By lighting a candle in the window at Aras an Uachtarain at the outset of her presidency in 1990, Mary Robinson told Ireland’s sons and daughters who had scattered to the four corners of the world that while they might be gone, they were not forgotten.
Such a gesture had not been made by any politician before that time, and the difference it made to ex-pats and those who claim Irish heritage around the world cannot be underestimated.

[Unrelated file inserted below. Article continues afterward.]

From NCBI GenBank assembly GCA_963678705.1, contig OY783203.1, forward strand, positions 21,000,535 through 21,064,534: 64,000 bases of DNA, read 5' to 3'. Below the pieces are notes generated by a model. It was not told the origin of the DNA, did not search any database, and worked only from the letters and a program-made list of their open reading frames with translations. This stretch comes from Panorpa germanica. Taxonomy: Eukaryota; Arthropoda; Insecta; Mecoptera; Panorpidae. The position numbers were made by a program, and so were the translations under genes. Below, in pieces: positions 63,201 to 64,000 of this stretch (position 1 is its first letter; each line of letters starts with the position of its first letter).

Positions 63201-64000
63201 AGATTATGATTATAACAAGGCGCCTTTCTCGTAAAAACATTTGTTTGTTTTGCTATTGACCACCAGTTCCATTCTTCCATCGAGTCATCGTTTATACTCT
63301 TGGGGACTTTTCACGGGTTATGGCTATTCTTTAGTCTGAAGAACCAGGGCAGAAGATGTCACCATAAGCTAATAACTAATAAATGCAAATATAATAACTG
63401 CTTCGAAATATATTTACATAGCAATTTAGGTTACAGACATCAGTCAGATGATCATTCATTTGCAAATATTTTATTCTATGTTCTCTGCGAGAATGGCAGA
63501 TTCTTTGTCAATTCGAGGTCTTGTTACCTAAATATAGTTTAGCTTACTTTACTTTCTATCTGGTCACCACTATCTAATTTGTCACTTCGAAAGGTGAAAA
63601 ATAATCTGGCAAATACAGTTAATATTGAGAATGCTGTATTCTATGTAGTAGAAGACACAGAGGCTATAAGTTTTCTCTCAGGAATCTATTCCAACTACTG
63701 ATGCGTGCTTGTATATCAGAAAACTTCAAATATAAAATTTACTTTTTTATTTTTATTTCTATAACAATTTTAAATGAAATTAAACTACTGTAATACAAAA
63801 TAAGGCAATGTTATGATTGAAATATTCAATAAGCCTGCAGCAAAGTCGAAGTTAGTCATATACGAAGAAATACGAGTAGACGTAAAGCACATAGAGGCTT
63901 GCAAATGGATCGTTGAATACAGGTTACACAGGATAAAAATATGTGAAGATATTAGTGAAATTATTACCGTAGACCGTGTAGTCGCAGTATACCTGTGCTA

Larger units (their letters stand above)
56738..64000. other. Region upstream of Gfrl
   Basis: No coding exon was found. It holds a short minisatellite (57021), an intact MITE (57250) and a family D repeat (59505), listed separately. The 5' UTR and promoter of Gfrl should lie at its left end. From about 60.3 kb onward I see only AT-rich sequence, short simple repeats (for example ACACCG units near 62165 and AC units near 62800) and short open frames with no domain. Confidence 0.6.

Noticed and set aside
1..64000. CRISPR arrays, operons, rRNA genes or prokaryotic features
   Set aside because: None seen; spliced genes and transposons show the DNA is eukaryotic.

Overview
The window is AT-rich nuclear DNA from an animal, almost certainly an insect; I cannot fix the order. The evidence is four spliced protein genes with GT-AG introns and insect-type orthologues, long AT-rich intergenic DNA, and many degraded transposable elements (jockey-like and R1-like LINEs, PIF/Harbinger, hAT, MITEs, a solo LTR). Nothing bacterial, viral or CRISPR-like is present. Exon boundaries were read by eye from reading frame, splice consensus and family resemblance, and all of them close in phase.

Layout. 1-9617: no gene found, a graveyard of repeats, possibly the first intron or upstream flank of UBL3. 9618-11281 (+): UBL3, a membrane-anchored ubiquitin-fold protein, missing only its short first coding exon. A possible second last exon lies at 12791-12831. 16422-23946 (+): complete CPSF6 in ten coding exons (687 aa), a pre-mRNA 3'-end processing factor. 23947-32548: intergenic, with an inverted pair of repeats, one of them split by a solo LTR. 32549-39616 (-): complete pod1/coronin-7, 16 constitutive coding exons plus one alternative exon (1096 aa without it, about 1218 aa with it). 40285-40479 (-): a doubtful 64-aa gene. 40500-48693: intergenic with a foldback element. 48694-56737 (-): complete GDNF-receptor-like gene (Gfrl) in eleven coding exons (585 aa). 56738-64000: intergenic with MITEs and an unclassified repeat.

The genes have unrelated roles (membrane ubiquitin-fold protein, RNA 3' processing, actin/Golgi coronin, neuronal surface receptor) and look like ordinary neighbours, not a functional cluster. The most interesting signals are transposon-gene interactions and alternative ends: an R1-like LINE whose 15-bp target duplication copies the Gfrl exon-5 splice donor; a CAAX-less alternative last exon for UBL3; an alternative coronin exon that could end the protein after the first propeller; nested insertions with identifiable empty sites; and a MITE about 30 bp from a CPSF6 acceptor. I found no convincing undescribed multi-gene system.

They were being told by the head of state that they were part of the family, and that they mattered.
In becoming the first female President of Ireland, Robinson not only struck out for “Mna na hEireann,” but revolutionized a position once seen as a retirement home for politicians.
Robinson used her influence to shed light on the civil war in Rwanda and enjoyed unprecedented levels of popularity until she resigned in 1997 to become the High Commissioner for Human Rights, a position she held until 2002.
In 2007 she became part of “The Elders” a group of world leaders including Nelson Mandela and Jimmy Carter who convene to discuss the world’s problems. Robinson, who is a barrister, is also the Chancellor of the University of Dublin.
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